Are there different exams for residential and commercial real estate agents?

Question by fxlrner: Are there different exams for residential and commercial real estate agents?
I’m looking into becoming a commercial real estate agent, do I have to take a different exam than if I wanted to work as a residential agent or is it the same test for everyone?
Do you guys have any tips on what kinds of things I should learn to go into commercial real estate?

Best answer:

Answer by Sharon
In Maryland it’s the same exam. I believe it’s the same in most states.
That said, you do need additional training, once you’re licensed, if you want to get into commercial. It’s very different from residential.

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3 Responses to Are there different exams for residential and commercial real estate agents?

  1. godged says:

    A Realtor is a Realtor. For those looking for a commercial niche, they take CCIM courses and obtain that designation.

  2. Philly Broker says:

    Exams are the same.

    To start, get familiar with letters of intent, type of leases (triple net, gross, etc.), learn commercial real estate math (know what a cap rate is and how to calculate it, and conversely how to derive property value from it….also, depending on the type of commercial business you’re involved in you may need to understand more complex math equations like cash-on-cash return, internal rate of return, net present value among other calculations.

    Also, pick an area of focus – don’t try to be all things to all people – focus on one speciality like office, or pick retail, or perhaps industrial – but not all three.

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    Additional Comments:

    I disagree with godged comments “For those looking for a commercial niche, they take CCIM courses and obtain that designation.”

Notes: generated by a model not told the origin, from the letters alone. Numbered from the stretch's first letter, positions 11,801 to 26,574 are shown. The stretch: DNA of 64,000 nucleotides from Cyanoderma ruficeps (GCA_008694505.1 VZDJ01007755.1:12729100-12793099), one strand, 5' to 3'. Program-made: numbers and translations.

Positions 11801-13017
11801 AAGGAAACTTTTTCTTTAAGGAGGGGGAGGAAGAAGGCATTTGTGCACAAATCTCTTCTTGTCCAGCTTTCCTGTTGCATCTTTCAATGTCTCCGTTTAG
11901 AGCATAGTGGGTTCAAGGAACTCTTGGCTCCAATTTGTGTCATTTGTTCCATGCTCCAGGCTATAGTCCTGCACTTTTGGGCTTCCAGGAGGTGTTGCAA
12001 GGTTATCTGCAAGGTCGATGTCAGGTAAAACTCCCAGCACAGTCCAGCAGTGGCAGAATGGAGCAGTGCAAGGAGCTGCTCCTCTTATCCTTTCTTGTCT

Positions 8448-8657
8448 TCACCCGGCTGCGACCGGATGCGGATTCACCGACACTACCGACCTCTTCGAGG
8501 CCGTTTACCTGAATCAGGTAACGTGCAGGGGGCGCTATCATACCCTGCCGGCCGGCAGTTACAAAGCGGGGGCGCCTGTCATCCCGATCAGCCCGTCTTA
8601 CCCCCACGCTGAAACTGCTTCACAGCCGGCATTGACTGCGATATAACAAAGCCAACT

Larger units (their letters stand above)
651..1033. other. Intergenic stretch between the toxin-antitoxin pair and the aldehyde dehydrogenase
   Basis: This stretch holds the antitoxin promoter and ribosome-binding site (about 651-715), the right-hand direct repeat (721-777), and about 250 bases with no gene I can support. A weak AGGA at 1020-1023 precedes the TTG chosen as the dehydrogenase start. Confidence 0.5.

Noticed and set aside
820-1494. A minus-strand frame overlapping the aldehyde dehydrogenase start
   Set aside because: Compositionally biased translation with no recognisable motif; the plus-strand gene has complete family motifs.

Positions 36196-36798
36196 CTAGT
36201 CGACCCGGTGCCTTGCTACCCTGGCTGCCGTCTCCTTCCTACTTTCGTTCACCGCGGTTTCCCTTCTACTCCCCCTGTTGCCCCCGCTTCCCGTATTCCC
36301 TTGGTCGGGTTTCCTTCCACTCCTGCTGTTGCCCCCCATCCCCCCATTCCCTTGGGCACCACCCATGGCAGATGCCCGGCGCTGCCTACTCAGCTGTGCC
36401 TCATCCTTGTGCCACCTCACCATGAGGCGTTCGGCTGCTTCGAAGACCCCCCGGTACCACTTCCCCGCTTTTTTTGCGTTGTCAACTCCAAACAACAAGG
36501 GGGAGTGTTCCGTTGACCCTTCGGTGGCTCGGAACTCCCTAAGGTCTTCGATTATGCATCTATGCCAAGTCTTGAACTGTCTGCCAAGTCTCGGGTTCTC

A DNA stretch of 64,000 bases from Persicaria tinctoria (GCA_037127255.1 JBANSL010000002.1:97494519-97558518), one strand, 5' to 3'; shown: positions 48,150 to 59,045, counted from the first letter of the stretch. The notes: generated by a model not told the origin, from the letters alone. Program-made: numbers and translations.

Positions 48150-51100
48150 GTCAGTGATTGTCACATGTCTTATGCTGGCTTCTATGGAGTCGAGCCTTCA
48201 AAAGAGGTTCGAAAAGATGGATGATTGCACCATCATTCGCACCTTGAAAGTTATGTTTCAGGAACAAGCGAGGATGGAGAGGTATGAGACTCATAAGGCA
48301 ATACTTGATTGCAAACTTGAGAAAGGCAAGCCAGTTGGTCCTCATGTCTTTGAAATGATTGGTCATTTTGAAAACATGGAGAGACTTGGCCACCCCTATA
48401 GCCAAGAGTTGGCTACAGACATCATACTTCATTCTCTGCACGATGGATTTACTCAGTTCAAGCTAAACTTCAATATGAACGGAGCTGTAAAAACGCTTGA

You don’t find your niche based on taking CCIM courses and obtaining the designation – these are unrelated. Although the CCIM designation is a great one to have, you need to get some experience under your belt – not only do I say so, but the CCIM Institute says so as well – they have a volume requirement in order to obtain the designation –

    http://www.ccim.com

    1. Ten qualifying activities that total $ 10 million or more; or

    2. $ 40 million in volume regardless of the number of activities; or

    3. Thirty qualifying activities regardless of the volume

    Your best bet is to research different commercial brokerages and their areas of specialty – and line up “informational interviews” – and interview them instead of the other way around – see if you can ride along with a broker for a few hours – offer to buy him lunch – find out what it’s really like to be an office broker, for example.

  3. acermill says:

    State licensure exams for real estate are the same, regardless of the area of practice. However, additional training is recommended, if not mandatory, to get involved in higher end commercial activity (as opposed to light commercial). Residential/light commercial is a completely different animal than is commercial real estate.